Notification Services and Other Technologies
Notification Services can receive data from and send data to other SQL Server components and other Microsoft technologies. This topic discusses how Notification Services integrates with these other components and technologies, and how Notification Services differs from other notification technologies.
The following sections provide basic information on how Notification Services integrates or interoperates with other SQL Server components. Notification Services is extensible with custom components, so you are not limited by the support listed below. You can develop custom event providers or delivery protocols to support a wide variety of applications.
Notification Services stores data in SQL Server databases and uses the Database Engine to generate notifications. Deep integration between Notification Services and the Database Engine provides scalable and reliable operation.
You can also retrieve event data databases or send notifications to the Database Engine. Because retrieving event data from databases is very common, Notification Services has a built-in SQL Server event provider. This event provider is hosted by the Notification Services engine, and runs on the schedule you provide in the application definition. For more information, see SQL Server Event Provider.
To support addition scenarios for retrieving events from databases, you can use the event submission stored procedures. For more information, see Notification Services Stored Procedures (Transact-SQL).
Note that the Database Engine has three of its own notification features:
Event notifications are special kinds of database object that send information about server and database events to a SQL Server Service Broker.
Query notifications allow an application to request a notification from SQL Server when the results of a query change.
Agent job notifications notify an operator when a SQL Server Agent job performs a specified operation.
These Database Engine features are used for management or application development, but not for sending formatted messages to large numbers of subscribers. You can potentially use these features with Notification Services.
Notification Services can receive event data from Analysis Services databases. Using the built-in Analysis Services event provider, you can write MDX queries that retrieve data from an Analysis Services database and submit the data to an application event class. For more information, see Analysis Services Event Provider.
Notification Services provides several mechanisms for capturing events from external processes and applications. Notification Services includes a standard event provider that capture data XML files dropped to an operating system folder.
Notification Services can send notifications using several delivery protocols. Notification Services includes a Simple Mail Transfer Protocol (SMTP), and also includes a protocol for delivering notifications to a file, which is primarily intended for testing new application.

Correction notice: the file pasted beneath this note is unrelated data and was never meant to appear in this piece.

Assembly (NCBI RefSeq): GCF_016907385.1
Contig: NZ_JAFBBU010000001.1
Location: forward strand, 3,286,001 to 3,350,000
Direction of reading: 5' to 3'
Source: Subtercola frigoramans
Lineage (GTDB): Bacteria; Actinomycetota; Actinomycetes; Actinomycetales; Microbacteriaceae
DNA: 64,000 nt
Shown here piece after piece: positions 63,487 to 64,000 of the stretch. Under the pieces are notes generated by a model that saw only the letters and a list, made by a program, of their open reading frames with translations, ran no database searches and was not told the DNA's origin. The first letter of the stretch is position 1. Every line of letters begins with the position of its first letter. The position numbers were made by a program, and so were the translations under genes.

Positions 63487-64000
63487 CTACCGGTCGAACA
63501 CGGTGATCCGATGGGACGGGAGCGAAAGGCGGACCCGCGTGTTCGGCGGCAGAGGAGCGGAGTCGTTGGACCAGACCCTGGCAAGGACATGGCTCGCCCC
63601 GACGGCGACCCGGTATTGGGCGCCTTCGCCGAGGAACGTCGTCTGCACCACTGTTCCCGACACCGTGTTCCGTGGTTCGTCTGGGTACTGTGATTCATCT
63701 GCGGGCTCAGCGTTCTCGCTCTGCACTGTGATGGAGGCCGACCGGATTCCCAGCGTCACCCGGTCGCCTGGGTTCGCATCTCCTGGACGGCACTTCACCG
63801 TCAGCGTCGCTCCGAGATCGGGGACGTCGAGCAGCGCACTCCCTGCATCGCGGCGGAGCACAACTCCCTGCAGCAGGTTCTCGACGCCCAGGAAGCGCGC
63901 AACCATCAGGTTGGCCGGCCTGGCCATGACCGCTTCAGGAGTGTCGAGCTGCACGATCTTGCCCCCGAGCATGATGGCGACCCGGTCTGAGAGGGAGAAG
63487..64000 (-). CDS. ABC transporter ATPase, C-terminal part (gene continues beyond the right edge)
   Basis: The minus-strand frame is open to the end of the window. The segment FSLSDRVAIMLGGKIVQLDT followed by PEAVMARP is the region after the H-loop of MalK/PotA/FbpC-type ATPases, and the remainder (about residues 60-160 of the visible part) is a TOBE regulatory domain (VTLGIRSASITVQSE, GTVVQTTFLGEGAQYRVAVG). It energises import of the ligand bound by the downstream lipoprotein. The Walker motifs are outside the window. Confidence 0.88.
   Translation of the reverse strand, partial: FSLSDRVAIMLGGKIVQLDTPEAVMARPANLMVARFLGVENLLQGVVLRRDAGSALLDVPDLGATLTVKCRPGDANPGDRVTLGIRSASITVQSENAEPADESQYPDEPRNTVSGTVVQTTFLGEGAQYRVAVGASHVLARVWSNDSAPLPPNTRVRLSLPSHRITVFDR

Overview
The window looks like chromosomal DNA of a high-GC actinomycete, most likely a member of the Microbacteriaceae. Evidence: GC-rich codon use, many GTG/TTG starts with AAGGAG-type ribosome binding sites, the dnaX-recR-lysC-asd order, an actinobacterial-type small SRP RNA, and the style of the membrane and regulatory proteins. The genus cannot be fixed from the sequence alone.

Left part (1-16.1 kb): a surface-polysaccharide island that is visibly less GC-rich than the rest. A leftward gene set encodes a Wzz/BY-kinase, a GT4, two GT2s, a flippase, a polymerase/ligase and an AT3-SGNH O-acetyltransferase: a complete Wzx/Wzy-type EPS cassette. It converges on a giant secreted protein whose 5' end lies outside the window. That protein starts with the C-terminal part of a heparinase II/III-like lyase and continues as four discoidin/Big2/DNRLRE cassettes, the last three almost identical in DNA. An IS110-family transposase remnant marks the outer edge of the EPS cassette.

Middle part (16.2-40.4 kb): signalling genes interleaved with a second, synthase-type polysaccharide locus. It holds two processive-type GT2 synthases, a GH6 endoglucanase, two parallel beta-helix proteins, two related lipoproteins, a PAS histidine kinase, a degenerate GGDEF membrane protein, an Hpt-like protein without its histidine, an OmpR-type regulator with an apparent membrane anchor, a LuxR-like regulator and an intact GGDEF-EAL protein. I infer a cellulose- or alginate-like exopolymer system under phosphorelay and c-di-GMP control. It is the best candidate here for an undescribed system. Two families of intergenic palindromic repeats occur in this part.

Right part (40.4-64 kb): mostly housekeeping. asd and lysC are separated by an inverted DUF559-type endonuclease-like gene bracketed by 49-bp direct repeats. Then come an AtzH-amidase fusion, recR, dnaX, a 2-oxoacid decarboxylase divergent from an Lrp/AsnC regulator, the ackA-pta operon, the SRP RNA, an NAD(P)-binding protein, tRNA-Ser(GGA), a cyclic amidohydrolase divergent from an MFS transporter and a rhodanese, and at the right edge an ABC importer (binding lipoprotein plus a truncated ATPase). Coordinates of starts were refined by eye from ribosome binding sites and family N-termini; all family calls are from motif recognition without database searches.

To support the quick developing of Web-based delivery protocols, Notification Services provides a configurable HTTP protocol, which can be customized to implement a variety of HTTP and Simple Object Access Protocol (SOAP)-based delivery protocols.
Notification Services integrates with other key Microsoft technologies to gather notification content and deliver notifications to subscribers. The following examples illustrate how Notification Services can integrate with these other technologies.
Message Queuing and BizTalk
Messages from a queue can be events to a notification application, and notifications can be sent to Message Queuing queues or to Microsoft BizTalk through custom delivery channels. To use these technologies, you must develop custom components.
Live Communication Server
Microsoft Live Communication Server is the Office real-time communication server. Live Communication Server provides instant messaging and information that can help you find and communicate with others.
Live Communication Server can distribute notifications that are generated by Notification Services. To use Live Communication Server as a distributor, you must either develop or acquire a custom delivery protocol that submits notifications to Live Communication Server by using the Live Communication Server API.
For more information about Live Communication Server, see the Live Communication Server Web site.
For more information about developing custom delivery protocols, see Developing a Custom Delivery Protocol.
ConceptsWhat Is Notification Services?
Usage Scenarios for Notification Services
Notification Services Architecture
Notification Services Programming Framework
Notification Services Deployment Options
Notification Services Security, Reliability, Scalability, and Availability